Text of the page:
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Arthur Wells Gilmore, known as Art Gilmore (March 18, 1912 – September 25, 2010) was an American actor and announcer heard on radio and television programs, children's records, movies, trailers, radio commercials, and documentary films. He also appeared in several television series and a few feature films.

Art Gilmore
Artgilmore.jpg
Art Gilmore in Dragnet in 1956
Born
Arthur Wells Gilmore

(1912-03-18)March 18, 1912
DiedSeptember 25, 2010(2010-09-25) (aged 98)
OccupationActor, announcer
Years active1935–2004
Spouse(s)
Grace Gilmore (m. 1938–2010)
(his death)

Contents

BiographyEdit

Reared in Tacoma, Washington, Gilmore attended Washington State University in 1931, where he was a member of the Chi chapter of Phi Mu Alpha Sinfonia music fraternity and a member of the Alpha Omicron chapter of Theta Chi fraternity. In 1935, he got hired to work as an announcer for Seattle's KOL Radio.[1] In 1936, he became a staff announcer for the Warner Brothers' radio station KFWB in Hollywood and then moved to the CBS-owned station KNX as a news reader.[1] During World War II, he served as a fighter-director U.S. Navy officer aboard an aircraft carrier in the Pacific Ocean.

Leaving the Navy, he decided to become a professional singer and returned to Hollywood. With a group of notable Hollywood radio stars, including Edgar Bergen, Ralph Edwards and Jim Jordan, Gilmore founded Pacific Pioneer Broadcasters in 1966.[1] At the time of his death, he was Chairman Emeritus of PPB. The organization presents the Art Gilmore Career Achievement Award four times each year to celebrities who have made notable contributions to the broadcasting and related industries.[2]

RadioEdit

Gilmore's announcing voice became a part of many classic radio programs. Drawing his inspiration from the radio sports commentators of the 1930s, he became the announcer for Amos 'n' Andy, The Adventures of Frank Race, Dr. Christian, Sears Radio Theater, Stars over Hollywood, The Golden Days of Radio and other radio shows. It was Gilmore who introduced Herbert W. Armstrong and Garner Ted Armstrong, reminding listeners to request free religious literature at the conclusion of "The World Tomorrow" on radio and television.[1]

TelevisionEdit

With the advent of television, Gilmore heralded The George Gobel Show, The Red Skelton Show, An Evening with Fred Astaire and many others. He narrated 156 episodes of Highway Patrol with Broderick Crawford, 39 segments of Mackenzie's Raiders with Richard Carlson, and 41 episodes of Men of Annapolis.[1] His television appearances included The Mary Tyler Moore Show, Adam-12, Emergency!, Dragnet and The Waltons. He announced Ronald Reagan's "A Time for Choosing" speech in 1964 supporting Barry Goldwater for U.S. President.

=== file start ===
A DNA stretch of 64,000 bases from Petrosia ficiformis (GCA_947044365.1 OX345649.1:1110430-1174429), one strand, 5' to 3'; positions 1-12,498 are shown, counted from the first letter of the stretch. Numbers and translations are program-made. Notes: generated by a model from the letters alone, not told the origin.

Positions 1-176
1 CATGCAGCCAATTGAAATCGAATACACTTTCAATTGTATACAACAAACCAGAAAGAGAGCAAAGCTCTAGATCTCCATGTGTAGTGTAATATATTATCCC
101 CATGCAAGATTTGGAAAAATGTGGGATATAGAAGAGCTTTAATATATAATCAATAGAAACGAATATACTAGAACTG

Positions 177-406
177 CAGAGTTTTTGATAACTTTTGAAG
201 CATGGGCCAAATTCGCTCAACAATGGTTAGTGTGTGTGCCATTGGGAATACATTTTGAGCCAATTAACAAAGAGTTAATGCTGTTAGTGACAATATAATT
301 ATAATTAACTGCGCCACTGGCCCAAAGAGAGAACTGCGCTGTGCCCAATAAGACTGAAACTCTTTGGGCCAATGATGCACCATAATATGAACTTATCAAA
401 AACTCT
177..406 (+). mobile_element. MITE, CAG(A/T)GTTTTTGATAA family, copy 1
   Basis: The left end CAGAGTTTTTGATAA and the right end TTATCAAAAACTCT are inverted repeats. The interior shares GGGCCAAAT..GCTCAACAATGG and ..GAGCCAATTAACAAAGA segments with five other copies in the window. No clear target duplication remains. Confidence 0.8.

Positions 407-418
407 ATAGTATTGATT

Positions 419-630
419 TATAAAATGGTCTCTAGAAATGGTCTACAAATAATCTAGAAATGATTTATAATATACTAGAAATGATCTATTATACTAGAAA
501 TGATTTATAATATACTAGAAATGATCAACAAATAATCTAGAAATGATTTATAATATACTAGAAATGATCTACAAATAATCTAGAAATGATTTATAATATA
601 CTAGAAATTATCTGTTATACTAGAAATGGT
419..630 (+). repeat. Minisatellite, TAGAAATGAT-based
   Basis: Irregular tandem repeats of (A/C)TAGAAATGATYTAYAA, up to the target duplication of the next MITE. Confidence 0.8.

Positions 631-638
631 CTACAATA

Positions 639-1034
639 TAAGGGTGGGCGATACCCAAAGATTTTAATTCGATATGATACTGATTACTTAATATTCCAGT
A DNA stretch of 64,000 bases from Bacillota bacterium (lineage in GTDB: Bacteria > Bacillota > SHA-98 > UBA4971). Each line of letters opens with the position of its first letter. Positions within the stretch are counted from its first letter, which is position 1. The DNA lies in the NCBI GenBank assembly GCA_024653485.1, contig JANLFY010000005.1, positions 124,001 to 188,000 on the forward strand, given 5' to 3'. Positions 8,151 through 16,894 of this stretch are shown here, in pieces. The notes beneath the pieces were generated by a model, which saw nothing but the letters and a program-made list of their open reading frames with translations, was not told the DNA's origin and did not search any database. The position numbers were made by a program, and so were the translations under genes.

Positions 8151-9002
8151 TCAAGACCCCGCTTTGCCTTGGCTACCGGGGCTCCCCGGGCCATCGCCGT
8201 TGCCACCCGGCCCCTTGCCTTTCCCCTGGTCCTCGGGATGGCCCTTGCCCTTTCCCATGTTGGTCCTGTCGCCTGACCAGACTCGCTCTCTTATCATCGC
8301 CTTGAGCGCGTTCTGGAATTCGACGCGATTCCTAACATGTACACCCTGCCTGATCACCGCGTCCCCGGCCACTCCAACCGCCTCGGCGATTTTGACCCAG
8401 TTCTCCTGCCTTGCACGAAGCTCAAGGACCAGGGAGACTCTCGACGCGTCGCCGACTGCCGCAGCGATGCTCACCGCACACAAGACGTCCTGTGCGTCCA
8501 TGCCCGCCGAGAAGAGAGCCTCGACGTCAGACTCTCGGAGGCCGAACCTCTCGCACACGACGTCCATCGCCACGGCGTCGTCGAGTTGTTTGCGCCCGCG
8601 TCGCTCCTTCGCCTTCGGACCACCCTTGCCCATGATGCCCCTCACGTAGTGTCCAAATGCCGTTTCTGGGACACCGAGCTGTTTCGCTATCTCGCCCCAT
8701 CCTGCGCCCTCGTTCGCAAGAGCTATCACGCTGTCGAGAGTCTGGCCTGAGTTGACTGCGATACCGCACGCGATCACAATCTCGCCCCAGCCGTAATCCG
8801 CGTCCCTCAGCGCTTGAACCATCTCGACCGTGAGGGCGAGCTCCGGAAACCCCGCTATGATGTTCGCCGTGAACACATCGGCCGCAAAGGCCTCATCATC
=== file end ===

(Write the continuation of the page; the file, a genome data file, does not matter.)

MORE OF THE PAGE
FilmsEdit

Gilmore was heard in films as the voice of President Franklin Delano Roosevelt in the 1942 production of Yankee Doodle Dandy, and in The Gallant Hours (1960), where he was the narrator for Japanese sequences. His dramatic voice was also heard on countless film trailers beginning in the 1940s (he narrated the trailer for the 1946 film Gilda), and on documentary films throughout the 1950s and 1960s. (He appeared on camera at the beginning of the trailer for the 1948 thriller The Big Clock.) He narrated the Joe McDoakes series of short comedies which starred George O'Hanlon, notably "So You Want To Be A Detective" (1948), in which he participated (with the camera as his point of view). Gilmore also served as the president of American Federation of Television and Radio Artists (AFTRA) from 1961 until 1963.[1]

RecordingsEdit

In addition to his radio-TV work, he provided the narration for many collections of recorded musical works and a large number of recordings for children. Gilmore was also active in reading textbooks for the blind and dyslexic for many years.[1]